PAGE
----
The World Economic Forum ranks biodiversity loss as the third largest global risk over the next ten years. We do not have decades to gradually get used to the problem and take action, nature-related risks need to be studied and addressed now.
The TNFD framework aims to help businesses identify, assess, and disclose these risks to promote informed decision-making and sustainable practices.
Who reports to the TNFD?
The TNFD framework is designed to be used by a wide range of entities, including companies, financial institutions, investors, and other stakeholders.
The goal is to encourage both businesses and the financial sector to assess and disclose their nature-related risks and opportunities. While the framework is still being developed and refined, the expectation is that companies and financial institutions that have significant impacts on nature and biodiversity will be encouraged or required to report to the TNFD.
TCFD vs TNFD – what’s the difference?
TCFD (Task Force on Climate-related Financial Disclosures):
The TCFD focuses on climate-related risks and opportunities, encouraging reporting on emissions, energy use, and carbon pricing to integrate climate into financial strategies.
TNFD (Task Force on Nature-related Financial Disclosures):
Concentrates on nature-related risks and opportunities, aiming to integrate biodiversity, resource use, and ecosystem health into financial decision-making.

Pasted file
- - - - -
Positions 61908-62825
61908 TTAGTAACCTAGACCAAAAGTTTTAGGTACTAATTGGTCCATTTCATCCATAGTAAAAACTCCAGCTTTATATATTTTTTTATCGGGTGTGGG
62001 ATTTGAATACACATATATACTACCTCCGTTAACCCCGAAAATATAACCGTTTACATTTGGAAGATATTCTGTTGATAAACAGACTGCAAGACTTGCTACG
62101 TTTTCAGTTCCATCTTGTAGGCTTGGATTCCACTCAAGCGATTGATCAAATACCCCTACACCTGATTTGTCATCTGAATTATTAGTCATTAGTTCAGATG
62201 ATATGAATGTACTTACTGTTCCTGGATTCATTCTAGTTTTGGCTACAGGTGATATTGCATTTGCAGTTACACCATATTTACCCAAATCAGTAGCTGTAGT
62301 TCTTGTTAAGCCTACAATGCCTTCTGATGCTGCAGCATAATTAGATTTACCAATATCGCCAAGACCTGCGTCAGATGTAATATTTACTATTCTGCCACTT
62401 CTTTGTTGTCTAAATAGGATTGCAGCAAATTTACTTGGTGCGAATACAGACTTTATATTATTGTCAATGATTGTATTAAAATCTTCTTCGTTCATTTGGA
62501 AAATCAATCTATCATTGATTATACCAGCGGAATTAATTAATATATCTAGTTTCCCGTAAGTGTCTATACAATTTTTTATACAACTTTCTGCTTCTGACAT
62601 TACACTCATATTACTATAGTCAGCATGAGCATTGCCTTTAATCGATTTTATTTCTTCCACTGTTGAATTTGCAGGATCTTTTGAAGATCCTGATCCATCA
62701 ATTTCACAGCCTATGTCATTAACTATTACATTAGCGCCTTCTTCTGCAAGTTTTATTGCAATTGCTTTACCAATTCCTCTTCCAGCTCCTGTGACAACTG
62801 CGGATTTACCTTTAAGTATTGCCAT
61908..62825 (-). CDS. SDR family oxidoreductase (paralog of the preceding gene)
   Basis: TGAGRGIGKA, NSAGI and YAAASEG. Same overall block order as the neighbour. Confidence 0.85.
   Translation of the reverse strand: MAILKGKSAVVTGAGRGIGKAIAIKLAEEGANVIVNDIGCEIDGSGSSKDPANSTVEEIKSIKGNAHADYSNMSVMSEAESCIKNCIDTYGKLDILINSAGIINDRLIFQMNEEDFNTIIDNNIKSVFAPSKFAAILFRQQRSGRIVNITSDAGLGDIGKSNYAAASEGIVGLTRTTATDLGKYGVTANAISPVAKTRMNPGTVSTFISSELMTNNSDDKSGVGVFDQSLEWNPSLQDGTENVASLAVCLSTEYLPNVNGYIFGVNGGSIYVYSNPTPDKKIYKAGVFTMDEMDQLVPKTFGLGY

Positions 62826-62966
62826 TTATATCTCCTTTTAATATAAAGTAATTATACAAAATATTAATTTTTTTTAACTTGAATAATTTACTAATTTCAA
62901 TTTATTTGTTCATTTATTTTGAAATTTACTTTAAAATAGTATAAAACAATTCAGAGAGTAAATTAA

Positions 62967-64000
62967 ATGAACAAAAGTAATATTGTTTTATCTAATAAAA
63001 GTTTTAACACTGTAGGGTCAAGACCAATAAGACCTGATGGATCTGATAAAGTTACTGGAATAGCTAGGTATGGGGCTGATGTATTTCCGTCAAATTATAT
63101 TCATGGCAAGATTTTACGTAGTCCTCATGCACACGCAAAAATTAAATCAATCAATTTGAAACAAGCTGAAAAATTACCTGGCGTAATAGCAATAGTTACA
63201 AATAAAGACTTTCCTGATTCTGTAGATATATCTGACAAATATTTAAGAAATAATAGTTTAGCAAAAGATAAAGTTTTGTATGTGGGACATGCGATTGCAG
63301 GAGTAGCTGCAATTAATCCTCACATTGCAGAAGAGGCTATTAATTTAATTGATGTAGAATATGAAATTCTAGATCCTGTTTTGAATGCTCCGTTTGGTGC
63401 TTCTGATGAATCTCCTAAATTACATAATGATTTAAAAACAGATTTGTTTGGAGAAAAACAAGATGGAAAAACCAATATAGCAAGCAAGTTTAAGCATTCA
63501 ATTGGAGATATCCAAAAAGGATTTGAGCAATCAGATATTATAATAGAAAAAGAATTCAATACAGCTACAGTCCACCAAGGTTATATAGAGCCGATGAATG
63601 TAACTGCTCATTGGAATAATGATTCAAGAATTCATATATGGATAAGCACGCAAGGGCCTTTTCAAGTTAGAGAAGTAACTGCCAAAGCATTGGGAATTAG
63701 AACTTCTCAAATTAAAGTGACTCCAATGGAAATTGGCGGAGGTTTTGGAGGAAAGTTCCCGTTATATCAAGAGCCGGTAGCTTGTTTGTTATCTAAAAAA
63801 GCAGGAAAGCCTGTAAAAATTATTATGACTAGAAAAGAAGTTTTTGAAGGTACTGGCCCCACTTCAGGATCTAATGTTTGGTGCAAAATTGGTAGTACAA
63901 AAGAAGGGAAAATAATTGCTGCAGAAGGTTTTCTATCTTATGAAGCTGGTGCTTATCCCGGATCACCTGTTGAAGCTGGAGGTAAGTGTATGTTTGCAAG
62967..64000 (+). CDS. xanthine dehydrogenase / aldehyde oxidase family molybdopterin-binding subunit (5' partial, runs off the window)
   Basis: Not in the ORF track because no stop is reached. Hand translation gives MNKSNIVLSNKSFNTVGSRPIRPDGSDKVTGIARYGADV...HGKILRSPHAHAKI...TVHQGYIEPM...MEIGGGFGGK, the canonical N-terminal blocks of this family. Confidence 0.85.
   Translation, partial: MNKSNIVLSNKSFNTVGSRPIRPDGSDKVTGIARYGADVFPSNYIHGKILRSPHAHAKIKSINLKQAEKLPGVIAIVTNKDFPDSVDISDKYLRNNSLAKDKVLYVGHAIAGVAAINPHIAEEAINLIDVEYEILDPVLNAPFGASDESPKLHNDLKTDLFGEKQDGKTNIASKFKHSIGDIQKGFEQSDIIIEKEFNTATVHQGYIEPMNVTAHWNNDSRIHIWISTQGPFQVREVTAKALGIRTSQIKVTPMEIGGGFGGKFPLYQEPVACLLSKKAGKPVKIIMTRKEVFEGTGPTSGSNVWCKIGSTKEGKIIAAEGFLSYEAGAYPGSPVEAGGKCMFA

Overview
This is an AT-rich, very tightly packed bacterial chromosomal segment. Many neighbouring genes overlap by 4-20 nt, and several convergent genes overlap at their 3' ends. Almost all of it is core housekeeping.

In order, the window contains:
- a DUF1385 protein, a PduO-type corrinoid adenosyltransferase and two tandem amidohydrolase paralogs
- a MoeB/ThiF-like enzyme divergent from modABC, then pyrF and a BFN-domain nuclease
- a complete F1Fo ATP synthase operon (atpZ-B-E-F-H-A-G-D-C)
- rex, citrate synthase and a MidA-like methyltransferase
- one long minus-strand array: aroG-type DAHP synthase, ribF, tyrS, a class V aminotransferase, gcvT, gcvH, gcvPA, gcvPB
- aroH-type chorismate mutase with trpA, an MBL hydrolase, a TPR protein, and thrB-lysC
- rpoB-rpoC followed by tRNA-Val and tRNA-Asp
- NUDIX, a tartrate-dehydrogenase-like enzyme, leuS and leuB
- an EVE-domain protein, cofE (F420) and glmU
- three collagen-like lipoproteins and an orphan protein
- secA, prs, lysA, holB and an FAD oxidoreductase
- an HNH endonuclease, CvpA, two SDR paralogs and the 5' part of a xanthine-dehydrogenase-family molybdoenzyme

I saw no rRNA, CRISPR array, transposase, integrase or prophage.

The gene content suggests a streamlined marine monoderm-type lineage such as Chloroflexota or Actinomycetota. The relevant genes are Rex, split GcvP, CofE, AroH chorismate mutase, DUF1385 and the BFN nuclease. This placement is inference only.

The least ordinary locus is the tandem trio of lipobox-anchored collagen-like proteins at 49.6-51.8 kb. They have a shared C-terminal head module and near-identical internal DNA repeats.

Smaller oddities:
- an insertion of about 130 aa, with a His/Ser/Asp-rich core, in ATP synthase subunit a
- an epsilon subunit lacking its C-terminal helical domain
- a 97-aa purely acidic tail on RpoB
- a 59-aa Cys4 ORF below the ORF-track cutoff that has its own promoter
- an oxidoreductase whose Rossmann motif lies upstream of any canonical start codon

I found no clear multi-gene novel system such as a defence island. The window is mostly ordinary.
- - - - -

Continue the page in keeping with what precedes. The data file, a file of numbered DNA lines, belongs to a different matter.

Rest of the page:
Both initiatives promote transparency, enabling informed decisions for sustainable practices, but TCFD deals with climate impacts while TNFD addresses biodiversity and ecosystem impacts.
In practice, these impacts may be inter-related. A changing climate increases stress on ecosystems, and climate-related impacts may be magnified if nature becomes more vulnerable.
A classic example is healthy mangroves along Australia’s coastline that buffer damage to infrastructure from cyclones that may become more frequent in a warming climate. If these mangroves become damaged due to nature-related risks, such as poor water quality, inadequate sediment or warming oceans, then their buffering of climate-related impacts may be lost.
Preparing TNFD reporting alongside TCFD reporting can provide a company with a more comprehensive and holistic understanding of both.
What is the LEAP assessment approach for nature-related risk?
The TNFD focuses on four key areas: Governance, Strategy, Risk Management, and Metrics and Targets.
Core Components of the TNFD Framework. Source: TNFD Version v0.4 Beta Release, March 2023
To generate data to underpin the disclosures (along with other internal strategies, governance, and capital-related decisions), the TNFD has developed the LEAP assessment approach.
The LEAP assessment approach is as follows:
– Locate your interface with nature,
– Evaluate your dependencies and impacts,
– Assess your risks and opportunities,
– Prepare to respond to nature-related risks and opportunities and report.
LEAP is built on three core principles:
- Scope Clarity: It urges users to define their assessment scope thoughtfully before commencing.
- Stakeholder Engagement: Analysts and preparers are encouraged to collaborate with relevant stakeholders as they navigate the LEAP approach.
- Iterative Process: LEAP is designed to be iterative, aligning with enterprise risk management processes, reporting, and disclosure cycles. This applies across business locations and lines for corporations and across investment portfolios and asset classes for financial institutions.